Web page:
All classes got busy as early as 0500 hours with charges rising to 100 per cent and over.
Most lorry stations are empty, with some frustrated passengers engaging the services of commercial motorbike (Okada) riders, others walking.
At some stations, passengers formed long queues in anticipation of getting a vehicle to market centres and their places of work.
A few commercial vehicles are working.
Some passengers said they would go home if they did not get a vehicle by 0900 hours.
The sit-down strike, directed by the Coalition of Commercial Transport Operators, is to back home demands for government to remove five taxes contained in the 2022 budget.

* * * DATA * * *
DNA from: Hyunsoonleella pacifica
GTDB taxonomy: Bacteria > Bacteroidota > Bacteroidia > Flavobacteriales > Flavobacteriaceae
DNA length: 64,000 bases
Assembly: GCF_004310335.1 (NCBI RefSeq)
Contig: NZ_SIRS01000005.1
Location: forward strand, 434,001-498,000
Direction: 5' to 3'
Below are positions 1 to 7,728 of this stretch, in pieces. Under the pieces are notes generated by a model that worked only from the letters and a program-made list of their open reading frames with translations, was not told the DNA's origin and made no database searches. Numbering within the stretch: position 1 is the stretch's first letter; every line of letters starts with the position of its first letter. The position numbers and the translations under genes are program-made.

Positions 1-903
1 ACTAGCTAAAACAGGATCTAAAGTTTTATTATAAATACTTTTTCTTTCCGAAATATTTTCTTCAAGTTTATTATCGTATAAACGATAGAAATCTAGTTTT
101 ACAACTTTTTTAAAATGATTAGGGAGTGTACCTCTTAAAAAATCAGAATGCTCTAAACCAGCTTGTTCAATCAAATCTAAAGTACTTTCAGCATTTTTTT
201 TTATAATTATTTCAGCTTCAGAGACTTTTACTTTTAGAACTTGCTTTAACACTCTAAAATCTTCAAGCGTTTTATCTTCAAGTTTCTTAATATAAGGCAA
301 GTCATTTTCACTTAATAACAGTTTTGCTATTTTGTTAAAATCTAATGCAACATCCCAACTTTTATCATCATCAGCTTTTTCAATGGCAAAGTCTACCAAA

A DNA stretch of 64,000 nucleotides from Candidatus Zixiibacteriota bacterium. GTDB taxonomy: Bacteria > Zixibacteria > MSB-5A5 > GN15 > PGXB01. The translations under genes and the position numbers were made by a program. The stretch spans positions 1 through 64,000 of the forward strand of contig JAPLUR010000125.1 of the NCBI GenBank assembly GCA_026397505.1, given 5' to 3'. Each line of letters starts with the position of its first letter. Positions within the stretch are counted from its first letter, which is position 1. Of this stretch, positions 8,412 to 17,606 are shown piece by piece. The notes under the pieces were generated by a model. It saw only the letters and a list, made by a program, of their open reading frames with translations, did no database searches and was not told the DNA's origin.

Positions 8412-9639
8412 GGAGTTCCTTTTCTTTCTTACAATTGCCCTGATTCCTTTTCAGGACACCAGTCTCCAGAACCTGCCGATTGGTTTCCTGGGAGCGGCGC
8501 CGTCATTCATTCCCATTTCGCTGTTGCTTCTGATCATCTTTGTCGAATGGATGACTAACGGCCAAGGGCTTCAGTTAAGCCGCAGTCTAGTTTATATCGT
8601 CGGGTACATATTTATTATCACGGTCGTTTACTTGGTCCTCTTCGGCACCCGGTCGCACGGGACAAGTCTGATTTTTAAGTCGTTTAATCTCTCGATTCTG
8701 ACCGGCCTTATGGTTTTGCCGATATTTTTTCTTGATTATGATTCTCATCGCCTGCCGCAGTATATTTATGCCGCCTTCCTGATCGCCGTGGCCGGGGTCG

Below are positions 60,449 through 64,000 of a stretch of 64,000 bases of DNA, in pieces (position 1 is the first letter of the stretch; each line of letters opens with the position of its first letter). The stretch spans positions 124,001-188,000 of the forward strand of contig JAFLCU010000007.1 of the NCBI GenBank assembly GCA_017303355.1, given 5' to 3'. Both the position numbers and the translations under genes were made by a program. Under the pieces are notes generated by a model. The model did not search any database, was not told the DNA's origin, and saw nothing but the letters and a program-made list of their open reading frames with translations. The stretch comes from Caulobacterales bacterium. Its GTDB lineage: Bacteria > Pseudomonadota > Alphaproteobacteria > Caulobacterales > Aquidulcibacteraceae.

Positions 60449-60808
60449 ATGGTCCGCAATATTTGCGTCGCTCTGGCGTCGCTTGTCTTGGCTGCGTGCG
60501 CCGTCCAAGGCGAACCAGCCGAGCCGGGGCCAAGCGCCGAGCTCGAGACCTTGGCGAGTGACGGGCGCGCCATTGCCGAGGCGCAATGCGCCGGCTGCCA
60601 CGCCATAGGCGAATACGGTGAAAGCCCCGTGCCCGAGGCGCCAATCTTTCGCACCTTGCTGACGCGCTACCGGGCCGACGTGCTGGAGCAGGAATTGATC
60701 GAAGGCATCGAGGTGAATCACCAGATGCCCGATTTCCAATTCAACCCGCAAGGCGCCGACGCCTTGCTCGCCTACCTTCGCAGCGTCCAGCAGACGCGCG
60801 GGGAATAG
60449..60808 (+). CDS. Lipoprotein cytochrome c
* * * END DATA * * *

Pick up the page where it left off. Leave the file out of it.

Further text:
The five taxes and levies are: The Price Stabilization and Recovery Levy, the Special Petroleum Tax, Energy Sector Levy, Energy Debt Recovery Levy, and the Sanitation and Pollution Levy from the pump price of petroleum products.
Mr Ibrahim Musah, Executive Secretary of the Joint Association of Port Transport Unions, (JAPTU) Ghana, in a statement,
said the Coalition had directed the leadership of all its affiliates to close the stations.
The Coalition said drivers who disobeyed the directive would face “administrative consequences.”